From the nineteenth century model of the university as a “town and gown” enclave to the 21st century idea of the institution as a place of urban innovation, the relationship of the university to the city has changed and evolved. It is the contention of the Power Corporation of Canada residents that the unprecedented expansion of Montreal’s universities through mega-projects, which are often framed within the boundaries of “urban renewal” and “economic revitalization”, is significantly shaping the form and function of the city. Private partnerships are often pursued due to financial necessity and the complexity of mega-projects. For private actors, these mega-projects are a vehicle to access public funds with associated financial incentives. When the university takes on the role of developer it creates tensions between market success and public benefits.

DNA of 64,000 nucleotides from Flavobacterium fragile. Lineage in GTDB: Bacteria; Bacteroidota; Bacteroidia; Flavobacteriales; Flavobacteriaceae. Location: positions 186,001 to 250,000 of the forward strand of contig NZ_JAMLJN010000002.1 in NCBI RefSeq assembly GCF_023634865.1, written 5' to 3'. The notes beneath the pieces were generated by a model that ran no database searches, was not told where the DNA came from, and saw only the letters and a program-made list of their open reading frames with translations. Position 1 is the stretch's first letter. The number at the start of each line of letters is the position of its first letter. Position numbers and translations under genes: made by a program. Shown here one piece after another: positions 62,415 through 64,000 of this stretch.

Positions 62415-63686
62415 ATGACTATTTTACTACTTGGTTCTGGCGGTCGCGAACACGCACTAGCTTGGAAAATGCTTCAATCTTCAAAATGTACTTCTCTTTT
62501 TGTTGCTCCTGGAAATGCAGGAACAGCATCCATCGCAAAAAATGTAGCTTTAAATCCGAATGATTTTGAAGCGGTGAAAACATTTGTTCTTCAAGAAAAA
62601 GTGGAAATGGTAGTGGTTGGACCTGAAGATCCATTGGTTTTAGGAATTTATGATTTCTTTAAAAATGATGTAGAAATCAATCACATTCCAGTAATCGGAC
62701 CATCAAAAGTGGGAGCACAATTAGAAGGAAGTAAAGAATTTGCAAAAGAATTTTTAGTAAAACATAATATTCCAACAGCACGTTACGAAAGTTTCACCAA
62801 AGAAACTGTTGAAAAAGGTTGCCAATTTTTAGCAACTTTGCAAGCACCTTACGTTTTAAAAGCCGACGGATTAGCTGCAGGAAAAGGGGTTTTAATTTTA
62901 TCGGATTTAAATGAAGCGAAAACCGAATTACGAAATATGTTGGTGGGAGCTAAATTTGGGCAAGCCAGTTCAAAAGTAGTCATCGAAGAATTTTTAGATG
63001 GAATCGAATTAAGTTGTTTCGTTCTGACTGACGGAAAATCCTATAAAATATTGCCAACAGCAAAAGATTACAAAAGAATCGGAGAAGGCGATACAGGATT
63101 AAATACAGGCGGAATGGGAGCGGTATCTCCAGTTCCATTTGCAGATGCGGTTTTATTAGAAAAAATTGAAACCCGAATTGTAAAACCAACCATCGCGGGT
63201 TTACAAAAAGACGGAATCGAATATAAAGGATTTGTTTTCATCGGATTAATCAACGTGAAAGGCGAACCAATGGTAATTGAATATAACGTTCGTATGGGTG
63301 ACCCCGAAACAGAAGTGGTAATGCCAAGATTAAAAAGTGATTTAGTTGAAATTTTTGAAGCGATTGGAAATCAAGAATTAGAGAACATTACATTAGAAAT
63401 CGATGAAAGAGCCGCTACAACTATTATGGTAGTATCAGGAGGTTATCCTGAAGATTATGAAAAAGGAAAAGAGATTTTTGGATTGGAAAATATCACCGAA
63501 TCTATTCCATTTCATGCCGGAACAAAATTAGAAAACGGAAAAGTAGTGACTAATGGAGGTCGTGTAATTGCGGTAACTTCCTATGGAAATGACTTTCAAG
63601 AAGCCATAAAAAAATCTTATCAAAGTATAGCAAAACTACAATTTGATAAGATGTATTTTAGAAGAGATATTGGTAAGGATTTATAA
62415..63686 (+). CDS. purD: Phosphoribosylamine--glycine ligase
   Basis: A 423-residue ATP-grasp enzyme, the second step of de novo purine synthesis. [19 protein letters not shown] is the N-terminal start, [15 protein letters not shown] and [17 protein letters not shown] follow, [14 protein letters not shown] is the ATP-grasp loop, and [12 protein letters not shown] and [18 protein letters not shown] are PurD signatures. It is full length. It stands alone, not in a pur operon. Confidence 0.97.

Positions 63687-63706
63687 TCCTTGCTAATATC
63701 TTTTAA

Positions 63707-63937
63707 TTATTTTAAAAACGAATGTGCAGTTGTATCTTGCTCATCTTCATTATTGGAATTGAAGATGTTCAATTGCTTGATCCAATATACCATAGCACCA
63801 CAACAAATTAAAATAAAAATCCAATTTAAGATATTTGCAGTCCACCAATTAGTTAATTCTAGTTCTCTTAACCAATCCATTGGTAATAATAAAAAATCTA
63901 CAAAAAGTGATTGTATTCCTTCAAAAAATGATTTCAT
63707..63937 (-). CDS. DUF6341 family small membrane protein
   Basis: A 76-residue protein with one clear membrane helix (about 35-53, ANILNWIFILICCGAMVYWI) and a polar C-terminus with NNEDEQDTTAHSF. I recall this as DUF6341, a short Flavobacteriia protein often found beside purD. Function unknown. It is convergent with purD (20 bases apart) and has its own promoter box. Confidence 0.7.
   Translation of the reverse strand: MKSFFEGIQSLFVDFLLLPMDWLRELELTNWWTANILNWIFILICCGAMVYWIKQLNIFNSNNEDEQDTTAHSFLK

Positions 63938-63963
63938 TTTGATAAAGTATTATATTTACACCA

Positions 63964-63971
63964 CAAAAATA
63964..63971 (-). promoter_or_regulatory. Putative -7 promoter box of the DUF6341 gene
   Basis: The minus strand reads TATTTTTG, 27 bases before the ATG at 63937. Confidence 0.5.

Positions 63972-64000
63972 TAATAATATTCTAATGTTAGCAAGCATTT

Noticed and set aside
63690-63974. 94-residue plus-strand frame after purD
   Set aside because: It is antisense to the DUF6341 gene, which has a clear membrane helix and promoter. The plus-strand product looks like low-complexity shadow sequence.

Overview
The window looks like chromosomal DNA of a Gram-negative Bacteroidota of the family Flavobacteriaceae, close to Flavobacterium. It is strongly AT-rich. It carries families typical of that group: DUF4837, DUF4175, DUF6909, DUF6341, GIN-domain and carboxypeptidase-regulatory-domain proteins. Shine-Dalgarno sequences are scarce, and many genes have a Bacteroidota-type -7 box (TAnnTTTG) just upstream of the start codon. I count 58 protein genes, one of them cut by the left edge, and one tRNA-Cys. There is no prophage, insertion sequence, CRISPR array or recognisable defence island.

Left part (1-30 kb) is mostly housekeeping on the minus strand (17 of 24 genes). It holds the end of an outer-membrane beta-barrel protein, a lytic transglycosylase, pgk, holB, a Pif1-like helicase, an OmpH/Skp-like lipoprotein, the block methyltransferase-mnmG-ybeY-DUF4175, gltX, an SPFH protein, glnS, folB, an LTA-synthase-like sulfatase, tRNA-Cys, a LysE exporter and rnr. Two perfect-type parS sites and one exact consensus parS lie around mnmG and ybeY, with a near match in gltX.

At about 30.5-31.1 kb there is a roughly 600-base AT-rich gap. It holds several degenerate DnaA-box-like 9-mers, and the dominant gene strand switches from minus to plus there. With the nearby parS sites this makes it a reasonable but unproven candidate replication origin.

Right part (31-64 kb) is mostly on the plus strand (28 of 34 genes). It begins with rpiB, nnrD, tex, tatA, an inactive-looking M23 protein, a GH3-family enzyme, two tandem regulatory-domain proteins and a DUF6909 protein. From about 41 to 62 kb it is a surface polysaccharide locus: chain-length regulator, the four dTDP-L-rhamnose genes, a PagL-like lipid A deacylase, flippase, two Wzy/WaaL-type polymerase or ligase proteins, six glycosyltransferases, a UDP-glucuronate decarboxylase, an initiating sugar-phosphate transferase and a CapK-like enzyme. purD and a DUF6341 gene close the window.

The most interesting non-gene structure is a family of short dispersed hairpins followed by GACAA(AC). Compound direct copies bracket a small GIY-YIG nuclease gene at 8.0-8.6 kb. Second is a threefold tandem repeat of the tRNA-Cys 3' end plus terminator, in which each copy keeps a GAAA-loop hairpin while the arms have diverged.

Nicolas Barrette, University of Toronto
Tings Chak, University of Toronto
Daniel Nedecki, McGill University